Saturday, December 1, 2012

Sandy Reflections

The Sandy recovery & reflection period started one month ago. Four weeks ago today our power came back on, and like the flip of a switch, we changed from spooked, cagey, flinty survivors to 'what's on Bravo?'

The big take-away for me is how the storm is viewed in the context of global climate change, or as some prefer Global Weirding. It is shocking to me that climate change has been so frequently connected to discussions about this storm, when it wasn't so long ago when to do so was taboo and politically dangerous. So many New York Times stories have been written about basically proclaiming New York City doesn't have a chance in a the coming warmer world. Last week's Sunday Review literally prepared New Yorkers for the day when they will have to move their city to Rochester. Bloomberg's surprise endorsement of Obama the week of the storm was directly linked to climate change. And his rebuffing of plans to protect the city with sea walls stems from his long held view that we need to stop the climate from changing by changing our behaviors (he needs to devote his time out of office to figuring out how we have to change our economy to facilitate that goal). Meanwhile, Governor Cuomo supports the idea of building protections. Both men attribute storms like Sandy to climate change.

Even Obama makes the connection. He prefaces his statement by saying that "no single weather event can be attributed to climate change", but he goes on to talk about the importance of increasing our efforts to reduce human impact on climate change. This would have been impossible for a politician to say a few years ago.

[In a 4th season 2002 episode of The West Wing, there was a story line about a flash flood in Alaska that killed some people. The liberal writers had one of the liberal characters claim this was "the first death attributed to global warming." And in the episode this caused a backlash and mini-scandal. As usual it was the writer's way of representing politicians as they should be, not as they are.]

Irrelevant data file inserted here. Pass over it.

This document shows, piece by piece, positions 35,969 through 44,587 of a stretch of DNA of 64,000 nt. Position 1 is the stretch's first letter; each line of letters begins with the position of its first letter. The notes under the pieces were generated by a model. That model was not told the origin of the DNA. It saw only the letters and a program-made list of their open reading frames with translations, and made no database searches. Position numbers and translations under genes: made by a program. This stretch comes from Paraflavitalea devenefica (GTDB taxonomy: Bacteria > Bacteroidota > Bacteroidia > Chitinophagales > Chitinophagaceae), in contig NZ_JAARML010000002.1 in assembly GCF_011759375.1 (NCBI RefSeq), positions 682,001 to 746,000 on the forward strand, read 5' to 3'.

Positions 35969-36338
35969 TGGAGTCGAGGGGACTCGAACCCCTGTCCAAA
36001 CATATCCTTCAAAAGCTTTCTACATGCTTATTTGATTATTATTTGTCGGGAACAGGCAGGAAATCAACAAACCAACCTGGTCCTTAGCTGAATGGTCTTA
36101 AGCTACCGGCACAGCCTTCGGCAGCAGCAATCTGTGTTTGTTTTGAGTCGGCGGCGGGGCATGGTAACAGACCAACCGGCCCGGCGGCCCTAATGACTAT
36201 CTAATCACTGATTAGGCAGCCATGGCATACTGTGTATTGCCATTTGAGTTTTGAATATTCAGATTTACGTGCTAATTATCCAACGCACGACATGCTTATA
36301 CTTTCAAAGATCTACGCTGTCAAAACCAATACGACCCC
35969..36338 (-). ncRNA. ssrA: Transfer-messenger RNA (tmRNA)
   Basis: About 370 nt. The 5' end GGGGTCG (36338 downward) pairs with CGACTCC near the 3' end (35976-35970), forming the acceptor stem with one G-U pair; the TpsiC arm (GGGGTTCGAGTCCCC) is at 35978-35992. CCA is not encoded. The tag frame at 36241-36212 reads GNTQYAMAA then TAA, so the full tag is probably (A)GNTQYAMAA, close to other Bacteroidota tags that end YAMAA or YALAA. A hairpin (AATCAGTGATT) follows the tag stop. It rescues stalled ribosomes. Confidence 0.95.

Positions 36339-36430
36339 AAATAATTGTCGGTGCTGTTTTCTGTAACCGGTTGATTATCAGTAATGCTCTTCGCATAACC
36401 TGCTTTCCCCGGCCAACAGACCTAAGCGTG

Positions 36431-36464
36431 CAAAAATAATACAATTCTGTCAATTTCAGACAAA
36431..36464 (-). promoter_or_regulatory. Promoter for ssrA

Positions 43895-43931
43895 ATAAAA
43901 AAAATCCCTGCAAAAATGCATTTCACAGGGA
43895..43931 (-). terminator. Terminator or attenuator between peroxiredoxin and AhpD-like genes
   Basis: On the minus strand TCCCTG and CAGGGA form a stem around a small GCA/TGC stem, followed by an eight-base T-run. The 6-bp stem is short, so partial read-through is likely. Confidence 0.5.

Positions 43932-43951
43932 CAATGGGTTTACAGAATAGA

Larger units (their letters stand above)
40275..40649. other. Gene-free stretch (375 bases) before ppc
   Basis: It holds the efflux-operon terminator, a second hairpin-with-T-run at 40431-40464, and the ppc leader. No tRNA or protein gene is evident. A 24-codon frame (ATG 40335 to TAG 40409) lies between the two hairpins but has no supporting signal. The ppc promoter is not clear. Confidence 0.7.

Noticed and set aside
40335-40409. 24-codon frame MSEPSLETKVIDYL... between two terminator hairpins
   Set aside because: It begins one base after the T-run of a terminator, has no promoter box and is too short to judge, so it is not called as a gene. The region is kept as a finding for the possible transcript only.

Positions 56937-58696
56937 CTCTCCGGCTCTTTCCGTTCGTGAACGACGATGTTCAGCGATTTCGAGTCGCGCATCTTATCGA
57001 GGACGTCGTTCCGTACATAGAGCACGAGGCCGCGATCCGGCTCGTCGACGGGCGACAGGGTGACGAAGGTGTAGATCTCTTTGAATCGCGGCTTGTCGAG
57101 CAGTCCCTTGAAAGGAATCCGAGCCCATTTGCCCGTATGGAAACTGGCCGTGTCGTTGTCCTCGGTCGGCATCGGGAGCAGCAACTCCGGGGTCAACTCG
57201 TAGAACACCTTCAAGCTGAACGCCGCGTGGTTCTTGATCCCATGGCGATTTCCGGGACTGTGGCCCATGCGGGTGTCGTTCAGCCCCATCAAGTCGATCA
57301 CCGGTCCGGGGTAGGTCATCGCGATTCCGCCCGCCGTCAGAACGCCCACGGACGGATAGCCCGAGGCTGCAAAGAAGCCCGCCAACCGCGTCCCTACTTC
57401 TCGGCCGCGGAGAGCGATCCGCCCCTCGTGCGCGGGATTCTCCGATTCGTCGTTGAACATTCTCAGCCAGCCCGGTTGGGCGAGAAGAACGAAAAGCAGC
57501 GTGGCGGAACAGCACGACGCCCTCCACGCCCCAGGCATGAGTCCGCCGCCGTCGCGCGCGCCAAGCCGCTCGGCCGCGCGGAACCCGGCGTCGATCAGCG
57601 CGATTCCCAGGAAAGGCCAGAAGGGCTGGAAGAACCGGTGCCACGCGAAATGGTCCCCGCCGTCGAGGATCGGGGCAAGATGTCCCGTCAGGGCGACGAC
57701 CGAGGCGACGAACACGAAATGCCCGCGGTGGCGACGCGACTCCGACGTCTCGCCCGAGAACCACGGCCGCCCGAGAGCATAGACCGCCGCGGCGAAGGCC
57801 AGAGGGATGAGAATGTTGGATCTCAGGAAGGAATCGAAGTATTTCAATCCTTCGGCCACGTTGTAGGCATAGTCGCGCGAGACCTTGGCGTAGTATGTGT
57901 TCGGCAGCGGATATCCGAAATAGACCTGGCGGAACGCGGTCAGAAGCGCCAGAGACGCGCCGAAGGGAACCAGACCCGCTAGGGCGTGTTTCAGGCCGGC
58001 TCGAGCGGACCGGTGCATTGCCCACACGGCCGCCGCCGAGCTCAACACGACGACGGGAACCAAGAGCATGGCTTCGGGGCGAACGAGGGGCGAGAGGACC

I remember the feeling the climate change acceptance shift as it was happening, between the 2004 and 2008 elections. We rapidly switched from the Dick Cheny "the American way of life is not negotiable" attitude to where we couldn't talk about these things except in the most left of liberal circles, to the broad understanding of the public that the American way of life is going to change whether we negotiate or not. It was a shocking, palpable shift in the public perception, and one that was already underway well before Obama and the democratic senate passed their cap and trade bill. Whether it will ever become law may depend on a few more years of droughts, fires and storms, and how much the American people really want to change their economy.
In eight years living here (and all the previous years of my life) I never had to prepare for a hurricane--until Irene last year and Sandy this year. There is an emotional acceptance among people that this may well happen every year from now on. And if it does happen in September or October of 2013, the modifier "new" will be lopped off of the oft-quoted expression, and we will just have "normal."

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